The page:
NPR logo The Necks, Recorded Live In Brooklyn

The Necks, Recorded Live In Brooklyn

The Necks, masters of mesmerizing. Holimage hide caption

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The Necks, masters of mesmerizing.


You know those nature documentaries about volcanoes? The highlights are usually the most violent, debris-scattering, catastrophic eruptions that National Geographic (or whomever) has in film stock. But occasionally, they'll cut to other types of lava flows too. And sometimes, the molten earth oozes like molasses instead: it looks innocent in its high viscosity trickle, but it's still deathly hot and searing a new path wherever it decides to go.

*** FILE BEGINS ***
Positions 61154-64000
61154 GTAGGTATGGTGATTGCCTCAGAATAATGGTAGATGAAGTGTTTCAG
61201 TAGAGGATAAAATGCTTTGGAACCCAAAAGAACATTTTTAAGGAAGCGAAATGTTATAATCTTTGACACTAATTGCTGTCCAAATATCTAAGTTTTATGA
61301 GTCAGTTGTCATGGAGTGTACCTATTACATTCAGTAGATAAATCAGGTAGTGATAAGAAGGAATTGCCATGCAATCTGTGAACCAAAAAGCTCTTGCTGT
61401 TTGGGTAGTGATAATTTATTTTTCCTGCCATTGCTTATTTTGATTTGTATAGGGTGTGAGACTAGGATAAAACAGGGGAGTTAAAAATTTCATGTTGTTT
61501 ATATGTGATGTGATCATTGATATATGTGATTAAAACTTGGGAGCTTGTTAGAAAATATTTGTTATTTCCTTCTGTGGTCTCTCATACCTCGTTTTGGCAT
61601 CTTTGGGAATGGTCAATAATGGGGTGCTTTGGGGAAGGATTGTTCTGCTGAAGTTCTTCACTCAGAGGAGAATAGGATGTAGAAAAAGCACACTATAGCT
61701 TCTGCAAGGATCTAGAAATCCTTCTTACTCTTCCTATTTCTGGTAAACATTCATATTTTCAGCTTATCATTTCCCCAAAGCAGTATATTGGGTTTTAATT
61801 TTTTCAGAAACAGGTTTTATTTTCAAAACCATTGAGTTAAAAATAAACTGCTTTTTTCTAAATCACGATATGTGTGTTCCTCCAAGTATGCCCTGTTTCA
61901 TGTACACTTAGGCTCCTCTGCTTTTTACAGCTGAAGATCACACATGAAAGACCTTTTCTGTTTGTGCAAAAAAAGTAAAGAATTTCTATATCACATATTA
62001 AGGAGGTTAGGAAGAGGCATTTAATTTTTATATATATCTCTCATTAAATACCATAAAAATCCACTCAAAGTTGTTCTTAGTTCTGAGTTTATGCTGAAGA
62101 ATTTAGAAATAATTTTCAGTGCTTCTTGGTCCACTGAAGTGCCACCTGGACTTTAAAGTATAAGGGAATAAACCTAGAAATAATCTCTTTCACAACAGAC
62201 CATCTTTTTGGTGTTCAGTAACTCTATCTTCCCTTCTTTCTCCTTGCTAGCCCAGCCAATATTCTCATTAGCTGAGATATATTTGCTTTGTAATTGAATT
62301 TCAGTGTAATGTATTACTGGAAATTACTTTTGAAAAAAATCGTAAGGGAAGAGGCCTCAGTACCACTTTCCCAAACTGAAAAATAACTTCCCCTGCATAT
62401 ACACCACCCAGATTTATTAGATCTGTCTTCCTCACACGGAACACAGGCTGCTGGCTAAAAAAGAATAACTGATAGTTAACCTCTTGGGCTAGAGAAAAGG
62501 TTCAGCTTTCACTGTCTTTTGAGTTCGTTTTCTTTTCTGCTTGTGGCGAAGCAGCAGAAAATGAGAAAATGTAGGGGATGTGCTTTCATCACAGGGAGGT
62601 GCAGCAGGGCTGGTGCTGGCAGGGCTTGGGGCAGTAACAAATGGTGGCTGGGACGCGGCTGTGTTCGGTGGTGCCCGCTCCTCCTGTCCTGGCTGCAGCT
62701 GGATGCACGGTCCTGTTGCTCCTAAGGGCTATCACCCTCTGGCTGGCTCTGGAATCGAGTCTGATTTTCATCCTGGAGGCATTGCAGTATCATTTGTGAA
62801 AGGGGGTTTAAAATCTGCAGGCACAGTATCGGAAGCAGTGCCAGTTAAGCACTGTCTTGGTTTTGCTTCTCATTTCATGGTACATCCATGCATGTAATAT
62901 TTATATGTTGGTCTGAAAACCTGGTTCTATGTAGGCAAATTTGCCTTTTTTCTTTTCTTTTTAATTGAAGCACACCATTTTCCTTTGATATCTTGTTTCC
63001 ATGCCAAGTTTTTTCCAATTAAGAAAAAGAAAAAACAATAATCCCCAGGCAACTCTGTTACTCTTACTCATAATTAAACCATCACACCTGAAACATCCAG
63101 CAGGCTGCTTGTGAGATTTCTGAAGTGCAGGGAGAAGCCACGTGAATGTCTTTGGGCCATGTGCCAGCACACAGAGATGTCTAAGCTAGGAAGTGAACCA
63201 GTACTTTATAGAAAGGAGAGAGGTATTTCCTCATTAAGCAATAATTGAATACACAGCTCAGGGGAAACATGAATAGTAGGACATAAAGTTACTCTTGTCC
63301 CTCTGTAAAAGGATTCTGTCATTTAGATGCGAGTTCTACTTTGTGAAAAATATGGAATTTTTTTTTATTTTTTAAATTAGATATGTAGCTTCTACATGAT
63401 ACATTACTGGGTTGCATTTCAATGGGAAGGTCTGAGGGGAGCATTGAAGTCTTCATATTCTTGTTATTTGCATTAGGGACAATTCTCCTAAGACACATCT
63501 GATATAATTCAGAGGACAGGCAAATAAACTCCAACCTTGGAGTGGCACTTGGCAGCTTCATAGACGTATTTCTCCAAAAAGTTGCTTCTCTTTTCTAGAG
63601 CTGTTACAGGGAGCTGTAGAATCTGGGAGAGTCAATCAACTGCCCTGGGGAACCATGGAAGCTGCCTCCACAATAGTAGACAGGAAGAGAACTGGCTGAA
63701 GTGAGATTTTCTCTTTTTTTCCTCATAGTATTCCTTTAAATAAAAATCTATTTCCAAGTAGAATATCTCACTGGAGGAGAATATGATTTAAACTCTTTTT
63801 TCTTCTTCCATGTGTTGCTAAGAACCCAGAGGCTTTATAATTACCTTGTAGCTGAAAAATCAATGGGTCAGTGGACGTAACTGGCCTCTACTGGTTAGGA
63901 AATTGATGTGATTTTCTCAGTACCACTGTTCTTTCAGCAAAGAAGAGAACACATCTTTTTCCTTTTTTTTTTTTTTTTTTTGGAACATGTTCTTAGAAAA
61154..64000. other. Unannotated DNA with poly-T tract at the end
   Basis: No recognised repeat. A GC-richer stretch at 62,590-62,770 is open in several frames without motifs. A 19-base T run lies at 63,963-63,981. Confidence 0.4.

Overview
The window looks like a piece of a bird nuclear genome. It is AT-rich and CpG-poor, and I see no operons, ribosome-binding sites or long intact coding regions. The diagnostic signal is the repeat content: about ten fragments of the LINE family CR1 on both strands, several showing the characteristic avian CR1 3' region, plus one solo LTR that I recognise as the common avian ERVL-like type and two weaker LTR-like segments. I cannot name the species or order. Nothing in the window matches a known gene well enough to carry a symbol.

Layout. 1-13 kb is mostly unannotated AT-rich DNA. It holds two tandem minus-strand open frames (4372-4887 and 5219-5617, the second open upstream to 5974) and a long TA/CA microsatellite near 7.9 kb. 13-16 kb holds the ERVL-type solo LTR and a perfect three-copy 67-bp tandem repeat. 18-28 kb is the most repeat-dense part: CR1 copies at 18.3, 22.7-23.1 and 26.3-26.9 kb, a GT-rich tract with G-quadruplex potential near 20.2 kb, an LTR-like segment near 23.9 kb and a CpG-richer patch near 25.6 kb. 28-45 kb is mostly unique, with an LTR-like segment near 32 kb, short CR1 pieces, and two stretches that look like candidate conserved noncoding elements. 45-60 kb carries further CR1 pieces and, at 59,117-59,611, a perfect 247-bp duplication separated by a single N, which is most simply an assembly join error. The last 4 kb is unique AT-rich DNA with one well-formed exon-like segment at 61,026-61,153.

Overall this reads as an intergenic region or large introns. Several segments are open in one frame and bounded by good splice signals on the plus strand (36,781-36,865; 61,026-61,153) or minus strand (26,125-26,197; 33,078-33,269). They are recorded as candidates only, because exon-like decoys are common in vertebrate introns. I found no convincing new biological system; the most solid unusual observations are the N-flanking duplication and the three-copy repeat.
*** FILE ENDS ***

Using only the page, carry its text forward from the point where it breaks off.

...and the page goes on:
That's sort of like the experience of listening to The Necks, the Australian piano trio. The band is known for issuing records which are CD-length improvisations, where repeating riffs slowly morph into new patterns — and all of a sudden, you realize WHOA THAT'S DIFFERENT NOW. WAIT WHEN DID THAT HAPPEN OMG THIS IS AMAZING. The Necks just did a (brief, infrequent) North American tour, which included two nights at the Issue Project Room in Brooklyn, and the Free Music Archive has the results of night one, set two for download or on-demand streaming. Sound quality is pretty solid, too. We'll embed all 49 minutes of it below, but you'd also be well served to check out all the other (mostly experimental) jazz offerings in the archives, including lots of good stuff recorded by the venerable WFMU. [Free Music Archive: The Necks (a two-night engagement)]